The first amendment to the U.S. Constitution begins, “Congress shall make no law.” There are those who think the framers should have stopped right there.

Not me. I especially value the part that says, “Congress shall make no law … abridging the freedom of speech.”

But then there’s the missing part – the part advice givers everywhere should adopt. The part that would read, “If you don’t have anything useful to say, refrain from saying it.”

The part our friends at Gartner should pay more attention to. As evidence, I offer this headline and the content that followed it: 72% of High Tech Leaders Expect to Grow Revenue in 2023, Despite Economic Uncertainty.

How might these high-tech leaders go about it? Through relevance. The press release actually said this: “Lower relevance reduces willingness to pay.”

Now let me get this straight: People are less likely to buy products and services that are less relevant to what they need?

No s***, Sherlock.

This pearl of wisdom was, inevitably, accompanied by the results of a survey – the pundits go-to for putting a gloss of faux authority on their otherwise useless conclusions. Strangely, the survey’s conclusion was that the companies in question are focusing on cost-cutting, not revenue generation. I say “strangely” because while the story’s headline was about growing revenue, none of the reported survey questions asked respondents about the revenue-enhancing strategies and tactics they’re pursuing.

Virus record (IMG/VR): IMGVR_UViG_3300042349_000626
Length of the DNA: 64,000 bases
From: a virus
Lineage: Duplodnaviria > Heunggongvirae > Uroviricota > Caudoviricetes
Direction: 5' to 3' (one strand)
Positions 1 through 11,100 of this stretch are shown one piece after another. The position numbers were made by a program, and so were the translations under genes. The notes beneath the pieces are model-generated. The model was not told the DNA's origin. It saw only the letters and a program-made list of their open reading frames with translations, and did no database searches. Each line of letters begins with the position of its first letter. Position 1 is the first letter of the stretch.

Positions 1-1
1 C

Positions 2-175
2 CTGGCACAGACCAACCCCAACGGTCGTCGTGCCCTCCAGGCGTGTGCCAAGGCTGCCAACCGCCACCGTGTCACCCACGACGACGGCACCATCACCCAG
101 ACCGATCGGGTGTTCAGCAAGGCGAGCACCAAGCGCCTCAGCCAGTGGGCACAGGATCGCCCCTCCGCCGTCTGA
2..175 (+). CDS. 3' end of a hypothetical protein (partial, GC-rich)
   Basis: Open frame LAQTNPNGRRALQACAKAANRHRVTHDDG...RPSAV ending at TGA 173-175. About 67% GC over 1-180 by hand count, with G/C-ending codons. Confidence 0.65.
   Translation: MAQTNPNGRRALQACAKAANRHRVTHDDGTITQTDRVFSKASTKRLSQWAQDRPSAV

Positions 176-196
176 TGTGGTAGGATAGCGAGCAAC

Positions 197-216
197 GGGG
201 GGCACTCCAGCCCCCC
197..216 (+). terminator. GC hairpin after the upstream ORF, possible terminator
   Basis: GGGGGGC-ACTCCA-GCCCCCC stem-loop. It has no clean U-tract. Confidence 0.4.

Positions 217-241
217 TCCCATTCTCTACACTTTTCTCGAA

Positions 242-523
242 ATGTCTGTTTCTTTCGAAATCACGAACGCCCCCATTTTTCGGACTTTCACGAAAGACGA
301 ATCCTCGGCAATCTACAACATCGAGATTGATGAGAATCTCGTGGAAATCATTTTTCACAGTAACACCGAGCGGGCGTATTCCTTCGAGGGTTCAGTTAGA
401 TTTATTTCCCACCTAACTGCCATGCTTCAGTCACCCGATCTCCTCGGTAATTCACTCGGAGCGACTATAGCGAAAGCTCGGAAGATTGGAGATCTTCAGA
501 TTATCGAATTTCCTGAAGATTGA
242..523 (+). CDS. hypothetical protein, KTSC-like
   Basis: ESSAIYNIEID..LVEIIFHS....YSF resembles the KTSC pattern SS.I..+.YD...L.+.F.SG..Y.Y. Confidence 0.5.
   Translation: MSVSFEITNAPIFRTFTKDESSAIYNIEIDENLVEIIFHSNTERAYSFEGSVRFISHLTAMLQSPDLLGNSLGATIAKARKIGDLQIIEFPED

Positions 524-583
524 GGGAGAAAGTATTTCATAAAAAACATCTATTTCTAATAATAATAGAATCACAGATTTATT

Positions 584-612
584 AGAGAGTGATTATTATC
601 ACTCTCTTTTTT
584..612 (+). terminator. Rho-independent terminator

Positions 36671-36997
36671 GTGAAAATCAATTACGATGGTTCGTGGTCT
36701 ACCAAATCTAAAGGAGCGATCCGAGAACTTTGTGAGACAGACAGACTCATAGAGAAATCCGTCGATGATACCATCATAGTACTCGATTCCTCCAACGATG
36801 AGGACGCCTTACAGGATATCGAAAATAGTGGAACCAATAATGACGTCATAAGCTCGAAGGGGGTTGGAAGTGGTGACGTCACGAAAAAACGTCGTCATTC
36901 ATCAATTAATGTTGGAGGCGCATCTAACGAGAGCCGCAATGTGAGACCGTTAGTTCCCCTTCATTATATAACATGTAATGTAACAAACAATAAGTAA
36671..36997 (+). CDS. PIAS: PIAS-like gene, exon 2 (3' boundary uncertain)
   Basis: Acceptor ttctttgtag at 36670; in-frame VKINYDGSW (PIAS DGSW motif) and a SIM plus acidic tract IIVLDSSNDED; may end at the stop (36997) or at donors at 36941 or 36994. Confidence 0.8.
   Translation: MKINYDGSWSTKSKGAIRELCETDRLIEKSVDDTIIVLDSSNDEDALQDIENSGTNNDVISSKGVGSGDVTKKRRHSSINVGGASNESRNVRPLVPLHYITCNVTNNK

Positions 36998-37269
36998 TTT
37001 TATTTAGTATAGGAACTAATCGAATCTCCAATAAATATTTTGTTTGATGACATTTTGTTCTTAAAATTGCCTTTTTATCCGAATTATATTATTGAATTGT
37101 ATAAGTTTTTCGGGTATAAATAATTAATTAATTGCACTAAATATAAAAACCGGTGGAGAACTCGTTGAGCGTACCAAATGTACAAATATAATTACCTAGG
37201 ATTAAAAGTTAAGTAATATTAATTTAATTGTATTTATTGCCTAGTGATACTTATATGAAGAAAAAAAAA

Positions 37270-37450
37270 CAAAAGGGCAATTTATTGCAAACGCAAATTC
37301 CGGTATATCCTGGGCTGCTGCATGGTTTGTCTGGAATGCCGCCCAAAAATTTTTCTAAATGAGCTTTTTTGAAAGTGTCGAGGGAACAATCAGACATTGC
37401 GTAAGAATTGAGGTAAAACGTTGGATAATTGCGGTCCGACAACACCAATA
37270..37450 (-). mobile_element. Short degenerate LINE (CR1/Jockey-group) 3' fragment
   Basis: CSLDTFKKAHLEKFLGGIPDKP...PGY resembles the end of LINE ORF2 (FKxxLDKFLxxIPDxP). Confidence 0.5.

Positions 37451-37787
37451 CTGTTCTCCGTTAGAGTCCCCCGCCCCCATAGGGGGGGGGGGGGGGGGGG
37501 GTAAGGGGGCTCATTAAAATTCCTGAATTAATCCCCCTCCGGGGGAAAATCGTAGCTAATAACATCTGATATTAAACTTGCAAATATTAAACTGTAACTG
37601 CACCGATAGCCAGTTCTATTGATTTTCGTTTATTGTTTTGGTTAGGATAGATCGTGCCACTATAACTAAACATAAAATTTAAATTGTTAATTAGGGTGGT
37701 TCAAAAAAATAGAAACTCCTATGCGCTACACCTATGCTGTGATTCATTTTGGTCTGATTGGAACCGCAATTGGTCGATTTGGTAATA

Presumably, that’s because no high-tech leader had come up with any growth-oriented strategies or tactics until Gartner explained the value of relevance to them.

Even ignoring this lapse and taking the cost-cutting measures at face value, the main conclusion we should draw is that many high-tech leaders haven’t yet picked up the digital clue phone. As evidence, here’s a sampling of the most important cost-cutting measures these industry-leading firms have been taking:

Slowing down hiring for new positions: More than half the companies surveyed are doing this. For the most part it’s a money-losing proposition. If the open position will, when filled, have a positive return on investment, filling it earlier is more profitable than delaying. If it doesn’t have a positive return, don’t fill it at all. Delaying new hires yields the worst of both worlds.